The aim of this study was to investigate the reactivity of intracellular algogenic organic matter (IOM) with hydroxyl radicals (·OH), a key reaction species in advanced oxidation processes. IOM was extracted from two green algae, Chlamydomonas reinhardtii and Scenedesmus sp., and two blue-green algae, Anabaena sp. and Microcystis aeruginosa using a freeze–thaw method. The second-order rate constants of the extracted IOM with ·OH were determined as 7.95 × 108 MC−1 s−1 (Chlamydomonas reinhardtii), 6.71 × 108 MC−1 s−1 (Scenedesmus sp.), 4.02 × 108 MC−1 s−1 (Anabaena sp.), and 4.45 × 108 MC−1 s−1 (Microcystis aeruginosa). These rate constants were significantly higher than values reported for dissolved organic matter in various water sources. This implies that IOM formation during algal bloom season could change the ·OH water matrix demand and adversely affect the performance of advanced oxidation processes. To investigate the physical and chemical composition characteristics of IOM and their relationship to the rate constants determined for the reaction between IOM and ·OH, liquid chromatography-organic carbon detection (LC-OCD) and fluorescence excitation-emission matrix & parallel factor analysis (FEEM-PARAFAC) were used. The IOM mainly consisted of low molecular weight (LMW) matter and protein-related compounds, as evidenced LMW neutrals (38–65%), biopolymers (7–19%), and tryptophan-like compounds (74–94%). Based on the composition characteristics of IOM, it was concluded that the molecular weight and the presence of nitrogen-containing compounds are influential parameters for determining the reactivity of IOM with ·OH.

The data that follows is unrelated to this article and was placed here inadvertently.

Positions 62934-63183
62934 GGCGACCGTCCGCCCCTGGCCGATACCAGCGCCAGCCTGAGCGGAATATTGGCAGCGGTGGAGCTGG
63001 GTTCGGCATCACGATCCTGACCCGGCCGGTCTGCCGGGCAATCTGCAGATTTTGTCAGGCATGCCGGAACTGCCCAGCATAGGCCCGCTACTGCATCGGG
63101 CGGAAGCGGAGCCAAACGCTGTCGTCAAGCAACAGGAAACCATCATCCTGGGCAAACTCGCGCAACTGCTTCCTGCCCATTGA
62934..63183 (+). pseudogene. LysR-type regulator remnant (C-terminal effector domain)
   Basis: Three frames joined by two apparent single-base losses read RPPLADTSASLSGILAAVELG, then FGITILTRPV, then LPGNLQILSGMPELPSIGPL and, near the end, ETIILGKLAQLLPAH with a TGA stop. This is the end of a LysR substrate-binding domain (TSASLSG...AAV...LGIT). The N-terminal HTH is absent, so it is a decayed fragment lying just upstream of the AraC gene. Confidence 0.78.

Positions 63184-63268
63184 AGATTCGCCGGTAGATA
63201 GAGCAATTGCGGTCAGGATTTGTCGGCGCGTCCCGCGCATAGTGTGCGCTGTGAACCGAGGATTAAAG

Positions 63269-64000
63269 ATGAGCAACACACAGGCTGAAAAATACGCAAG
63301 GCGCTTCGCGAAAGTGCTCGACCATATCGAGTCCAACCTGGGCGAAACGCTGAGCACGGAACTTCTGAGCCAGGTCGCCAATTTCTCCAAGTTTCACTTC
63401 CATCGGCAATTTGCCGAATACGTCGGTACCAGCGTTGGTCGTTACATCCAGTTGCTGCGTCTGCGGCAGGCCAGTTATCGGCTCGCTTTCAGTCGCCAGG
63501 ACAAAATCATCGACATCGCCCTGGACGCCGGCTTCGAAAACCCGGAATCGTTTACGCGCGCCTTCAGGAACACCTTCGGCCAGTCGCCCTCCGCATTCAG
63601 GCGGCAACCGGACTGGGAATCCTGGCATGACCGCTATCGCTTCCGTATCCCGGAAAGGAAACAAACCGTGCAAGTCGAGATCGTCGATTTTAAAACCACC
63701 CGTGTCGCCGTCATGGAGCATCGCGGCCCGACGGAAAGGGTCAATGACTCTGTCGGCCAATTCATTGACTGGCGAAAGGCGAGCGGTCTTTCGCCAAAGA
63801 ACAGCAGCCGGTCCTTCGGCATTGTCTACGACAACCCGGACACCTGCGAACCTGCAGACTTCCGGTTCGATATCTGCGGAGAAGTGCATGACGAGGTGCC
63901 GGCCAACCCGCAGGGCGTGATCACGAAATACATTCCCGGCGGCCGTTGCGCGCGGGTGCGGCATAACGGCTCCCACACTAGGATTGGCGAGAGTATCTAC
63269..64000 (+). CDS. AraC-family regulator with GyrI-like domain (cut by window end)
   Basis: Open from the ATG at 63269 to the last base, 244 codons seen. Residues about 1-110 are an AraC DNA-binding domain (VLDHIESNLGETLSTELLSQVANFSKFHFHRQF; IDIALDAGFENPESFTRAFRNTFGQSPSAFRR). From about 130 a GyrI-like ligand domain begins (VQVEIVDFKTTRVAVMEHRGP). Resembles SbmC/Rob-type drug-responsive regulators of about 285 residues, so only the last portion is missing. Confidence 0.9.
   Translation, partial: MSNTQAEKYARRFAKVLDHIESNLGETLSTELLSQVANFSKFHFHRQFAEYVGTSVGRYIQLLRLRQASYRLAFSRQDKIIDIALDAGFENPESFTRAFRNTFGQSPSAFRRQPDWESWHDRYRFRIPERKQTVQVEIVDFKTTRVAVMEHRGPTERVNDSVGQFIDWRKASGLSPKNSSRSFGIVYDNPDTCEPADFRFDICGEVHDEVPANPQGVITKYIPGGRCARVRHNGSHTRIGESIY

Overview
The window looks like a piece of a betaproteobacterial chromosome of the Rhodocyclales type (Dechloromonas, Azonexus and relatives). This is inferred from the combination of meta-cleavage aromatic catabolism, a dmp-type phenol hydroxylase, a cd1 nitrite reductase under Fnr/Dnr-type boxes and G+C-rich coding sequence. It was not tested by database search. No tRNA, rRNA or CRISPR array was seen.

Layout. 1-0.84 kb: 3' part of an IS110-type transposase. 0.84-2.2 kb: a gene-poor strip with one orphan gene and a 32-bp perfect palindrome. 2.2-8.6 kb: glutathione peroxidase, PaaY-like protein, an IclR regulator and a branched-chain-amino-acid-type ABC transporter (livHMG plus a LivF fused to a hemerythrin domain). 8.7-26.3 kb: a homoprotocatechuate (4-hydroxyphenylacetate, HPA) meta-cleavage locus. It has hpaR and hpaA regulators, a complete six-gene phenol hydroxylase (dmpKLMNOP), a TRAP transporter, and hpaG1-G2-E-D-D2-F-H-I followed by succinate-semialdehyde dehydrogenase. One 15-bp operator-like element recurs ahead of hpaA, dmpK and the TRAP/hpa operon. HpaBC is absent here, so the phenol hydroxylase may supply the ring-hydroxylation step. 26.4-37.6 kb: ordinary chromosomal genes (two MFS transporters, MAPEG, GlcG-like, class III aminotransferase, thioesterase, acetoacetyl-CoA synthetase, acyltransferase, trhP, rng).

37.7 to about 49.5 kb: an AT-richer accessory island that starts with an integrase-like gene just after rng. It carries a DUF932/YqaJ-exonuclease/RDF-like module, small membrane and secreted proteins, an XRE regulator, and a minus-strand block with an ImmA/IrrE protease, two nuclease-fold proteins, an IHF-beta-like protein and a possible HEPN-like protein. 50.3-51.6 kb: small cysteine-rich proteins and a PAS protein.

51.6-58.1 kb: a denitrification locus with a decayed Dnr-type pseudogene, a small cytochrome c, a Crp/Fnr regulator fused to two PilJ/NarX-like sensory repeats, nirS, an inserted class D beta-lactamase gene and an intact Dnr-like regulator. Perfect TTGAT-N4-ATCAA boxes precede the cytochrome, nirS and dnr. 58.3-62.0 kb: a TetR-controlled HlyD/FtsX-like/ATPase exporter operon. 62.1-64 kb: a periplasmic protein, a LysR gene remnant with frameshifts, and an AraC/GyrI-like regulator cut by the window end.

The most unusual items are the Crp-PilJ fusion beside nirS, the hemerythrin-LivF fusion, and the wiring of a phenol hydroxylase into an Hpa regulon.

|Number of pages||13|
|Publication status||Published - 2018 Nov 1|
Bibliographical noteFunding Information:
This research was supported by a National Research Foundation of Korea (NRF) grant funded by the Korea government (MSIP) ( NRF-2016R1A2B4015598 ).
This research was supported by a National Research Foundation of Korea (NRF) grant funded by the Korea government (MSIP) (NRF-2016R1A2B4015598).
© 2018 Elsevier Ltd
All Science Journal Classification (ASJC) codes
- Environmental Engineering
- Civil and Structural Engineering
- Ecological Modelling
- Water Science and Technology
- Waste Management and Disposal